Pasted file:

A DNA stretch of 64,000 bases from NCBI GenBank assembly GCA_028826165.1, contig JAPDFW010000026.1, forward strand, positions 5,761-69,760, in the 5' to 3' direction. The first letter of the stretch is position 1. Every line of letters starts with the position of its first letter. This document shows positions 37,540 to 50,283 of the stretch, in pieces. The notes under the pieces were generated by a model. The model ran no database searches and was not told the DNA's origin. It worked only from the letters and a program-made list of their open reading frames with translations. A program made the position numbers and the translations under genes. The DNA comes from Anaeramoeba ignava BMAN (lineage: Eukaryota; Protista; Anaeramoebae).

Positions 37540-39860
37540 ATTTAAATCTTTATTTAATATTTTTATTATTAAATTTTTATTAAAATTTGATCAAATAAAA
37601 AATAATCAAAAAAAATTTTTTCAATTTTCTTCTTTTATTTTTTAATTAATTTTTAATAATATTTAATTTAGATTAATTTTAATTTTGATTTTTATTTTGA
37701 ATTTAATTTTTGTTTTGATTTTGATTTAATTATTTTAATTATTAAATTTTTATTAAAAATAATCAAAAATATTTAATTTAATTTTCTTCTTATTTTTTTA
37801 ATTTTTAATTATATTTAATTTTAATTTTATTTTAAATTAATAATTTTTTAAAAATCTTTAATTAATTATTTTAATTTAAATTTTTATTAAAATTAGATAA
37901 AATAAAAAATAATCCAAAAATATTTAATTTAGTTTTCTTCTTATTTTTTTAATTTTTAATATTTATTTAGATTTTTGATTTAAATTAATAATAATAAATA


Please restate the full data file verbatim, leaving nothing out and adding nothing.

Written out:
A DNA stretch of 64,000 bases from NCBI GenBank assembly GCA_028826165.1, contig JAPDFW010000026.1, forward strand, positions 5,761-69,760, in the 5' to 3' direction. The first letter of the stretch is position 1. Every line of letters starts with the position of its first letter. This document shows positions 37,540 to 50,283 of the stretch, in pieces. The notes under the pieces were generated by a model. The model ran no database searches and was not told the DNA's origin. It worked only from the letters and a program-made list of their open reading frames with translations. A program made the position numbers and the translations under genes. The DNA comes from Anaeramoeba ignava BMAN (lineage: Eukaryota; Protista; Anaeramoebae).

Positions 37540-39860
37540 ATTTAAATCTTTATTTAATATTTTTATTATTAAATTTTTATTAAAATTTGATCAAATAAAA
37601 AATAATCAAAAAAAATTTTTTCAATTTTCTTCTTTTATTTTTTAATTAATTTTTAATAATATTTAATTTAGATTAATTTTAATTTTGATTTTTATTTTGA
37701 ATTTAATTTTTGTTTTGATTTTGATTTAATTATTTTAATTATTAAATTTTTATTAAAAATAATCAAAAATATTTAATTTAATTTTCTTCTTATTTTTTTA
37801 ATTTTTAATTATATTTAATTTTAATTTTATTTTAAATTAATAATTTTTTAAAAATCTTTAATTAATTATTTTAATTTAAATTTTTATTAAAATTAGATAA
37901 AATAAAAAATAATCCAAAAATATTTAATTTAGTTTTCTTCTTATTTTTTTAATTTTTAATATTTATTTAGATTTTTGATTTAAATTAATAATAATAAATA